Belongs to: reptiles

Slow worm Anguis fragilis

Best time to see: Apr to mid Oct

Key facts

A legless lizard that is often mistaken for a snake, often found basking under debris

Likes plenty of cover and some dampness: gardens, allotments, hedges, woods, heaths

Found across most of Europe, excluding Ireland, and most of Britain; legally protected


Uniform bronze or grey and, unlike snakes, with eyelids it can close; average length 40 cm of which about half is tail

Spends much of its life underground, emerging at dawn and dusk to hunt for slugs; slow-moving and secretive

Gains heat under sun-warmed objects rather than basking in the open; easiest to see emerging from hibernation late spring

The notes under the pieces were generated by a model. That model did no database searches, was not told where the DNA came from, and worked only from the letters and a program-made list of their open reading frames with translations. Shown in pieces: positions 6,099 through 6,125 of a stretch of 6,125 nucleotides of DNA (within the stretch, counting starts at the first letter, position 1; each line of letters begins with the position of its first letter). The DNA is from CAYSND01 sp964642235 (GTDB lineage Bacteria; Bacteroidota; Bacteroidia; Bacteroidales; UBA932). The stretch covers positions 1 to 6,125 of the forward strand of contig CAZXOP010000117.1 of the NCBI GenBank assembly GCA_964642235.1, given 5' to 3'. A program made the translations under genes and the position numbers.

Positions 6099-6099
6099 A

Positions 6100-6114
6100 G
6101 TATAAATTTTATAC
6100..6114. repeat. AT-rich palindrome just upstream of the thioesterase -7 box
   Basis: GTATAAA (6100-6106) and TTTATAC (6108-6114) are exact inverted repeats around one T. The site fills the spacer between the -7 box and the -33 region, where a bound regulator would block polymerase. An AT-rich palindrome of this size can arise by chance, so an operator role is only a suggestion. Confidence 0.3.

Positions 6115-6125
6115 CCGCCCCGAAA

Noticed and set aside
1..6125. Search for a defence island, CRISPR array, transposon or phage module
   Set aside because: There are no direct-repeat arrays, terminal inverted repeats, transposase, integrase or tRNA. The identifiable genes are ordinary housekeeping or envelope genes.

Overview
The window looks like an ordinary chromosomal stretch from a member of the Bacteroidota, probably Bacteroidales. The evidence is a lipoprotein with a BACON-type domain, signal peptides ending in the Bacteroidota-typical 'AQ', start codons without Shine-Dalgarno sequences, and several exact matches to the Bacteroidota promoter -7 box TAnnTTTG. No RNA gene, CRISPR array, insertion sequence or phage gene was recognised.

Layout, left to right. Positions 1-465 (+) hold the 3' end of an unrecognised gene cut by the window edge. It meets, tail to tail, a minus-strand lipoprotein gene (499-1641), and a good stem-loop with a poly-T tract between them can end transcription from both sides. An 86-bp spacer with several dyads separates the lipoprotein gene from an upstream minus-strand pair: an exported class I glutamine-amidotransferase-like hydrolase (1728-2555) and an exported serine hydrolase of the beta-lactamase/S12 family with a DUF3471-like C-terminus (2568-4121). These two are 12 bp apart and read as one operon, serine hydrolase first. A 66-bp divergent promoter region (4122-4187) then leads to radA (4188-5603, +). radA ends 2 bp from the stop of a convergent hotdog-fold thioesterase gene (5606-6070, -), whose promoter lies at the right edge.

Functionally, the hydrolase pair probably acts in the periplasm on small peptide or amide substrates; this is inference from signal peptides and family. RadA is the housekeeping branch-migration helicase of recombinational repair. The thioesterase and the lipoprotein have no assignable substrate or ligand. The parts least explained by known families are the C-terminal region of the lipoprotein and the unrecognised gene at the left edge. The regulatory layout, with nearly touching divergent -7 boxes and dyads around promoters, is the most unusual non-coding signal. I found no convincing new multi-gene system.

Females use their bodies as mobile incubators, moving round with the sun, producing egg sacs in early autumn

Young are only about 5cm long at birth, silvery-gold with black stripes, but grow rapidly, doubling in size in a few days

Hibernate underground from October to April, or less in mild winters.

© David Corke